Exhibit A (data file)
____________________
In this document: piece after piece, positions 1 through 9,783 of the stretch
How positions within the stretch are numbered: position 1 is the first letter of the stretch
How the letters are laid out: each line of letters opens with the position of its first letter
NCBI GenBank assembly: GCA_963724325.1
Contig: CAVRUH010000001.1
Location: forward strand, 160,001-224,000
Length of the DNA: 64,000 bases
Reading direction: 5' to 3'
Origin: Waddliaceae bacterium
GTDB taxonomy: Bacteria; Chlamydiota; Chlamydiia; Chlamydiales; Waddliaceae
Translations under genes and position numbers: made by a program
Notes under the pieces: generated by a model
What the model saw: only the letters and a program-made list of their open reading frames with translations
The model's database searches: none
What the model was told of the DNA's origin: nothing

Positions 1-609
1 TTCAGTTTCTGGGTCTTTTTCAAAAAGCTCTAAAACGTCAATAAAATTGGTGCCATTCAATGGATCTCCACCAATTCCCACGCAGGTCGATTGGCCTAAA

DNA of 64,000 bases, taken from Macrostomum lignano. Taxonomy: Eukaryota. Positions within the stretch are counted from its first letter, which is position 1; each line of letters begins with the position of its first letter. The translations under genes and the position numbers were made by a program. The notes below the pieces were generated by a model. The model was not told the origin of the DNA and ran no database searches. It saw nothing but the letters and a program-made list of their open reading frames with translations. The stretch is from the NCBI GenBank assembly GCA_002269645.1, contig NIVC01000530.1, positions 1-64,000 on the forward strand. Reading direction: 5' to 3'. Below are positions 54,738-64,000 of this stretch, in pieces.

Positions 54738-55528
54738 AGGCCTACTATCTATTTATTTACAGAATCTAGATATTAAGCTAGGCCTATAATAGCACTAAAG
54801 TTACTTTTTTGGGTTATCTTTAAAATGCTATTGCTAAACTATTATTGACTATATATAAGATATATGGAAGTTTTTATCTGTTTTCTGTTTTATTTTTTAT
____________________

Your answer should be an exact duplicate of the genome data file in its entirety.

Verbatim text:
In this document: piece after piece, positions 1 through 9,783 of the stretch
How positions within the stretch are numbered: position 1 is the first letter of the stretch
How the letters are laid out: each line of letters opens with the position of its first letter
NCBI GenBank assembly: GCA_963724325.1
Contig: CAVRUH010000001.1
Location: forward strand, 160,001-224,000
Length of the DNA: 64,000 bases
Reading direction: 5' to 3'
Origin: Waddliaceae bacterium
GTDB taxonomy: Bacteria; Chlamydiota; Chlamydiia; Chlamydiales; Waddliaceae
Translations under genes and position numbers: made by a program
Notes under the pieces: generated by a model
What the model saw: only the letters and a program-made list of their open reading frames with translations
The model's database searches: none
What the model was told of the DNA's origin: nothing

Positions 1-609
1 TTCAGTTTCTGGGTCTTTTTCAAAAAGCTCTAAAACGTCAATAAAATTGGTGCCATTCAATGGATCTCCACCAATTCCCACGCAGGTCGATTGGCCTAAA

DNA of 64,000 bases, taken from Macrostomum lignano. Taxonomy: Eukaryota. Positions within the stretch are counted from its first letter, which is position 1; each line of letters begins with the position of its first letter. The translations under genes and the position numbers were made by a program. The notes below the pieces were generated by a model. The model was not told the origin of the DNA and ran no database searches. It saw nothing but the letters and a program-made list of their open reading frames with translations. The stretch is from the NCBI GenBank assembly GCA_002269645.1, contig NIVC01000530.1, positions 1-64,000 on the forward strand. Reading direction: 5' to 3'. Below are positions 54,738-64,000 of this stretch, in pieces.

Positions 54738-55528
54738 AGGCCTACTATCTATTTATTTACAGAATCTAGATATTAAGCTAGGCCTATAATAGCACTAAAG
54801 TTACTTTTTTGGGTTATCTTTAAAATGCTATTGCTAAACTATTATTGACTATATATAAGATATATGGAAGTTTTTATCTGTTTTCTGTTTTATTTTTTAT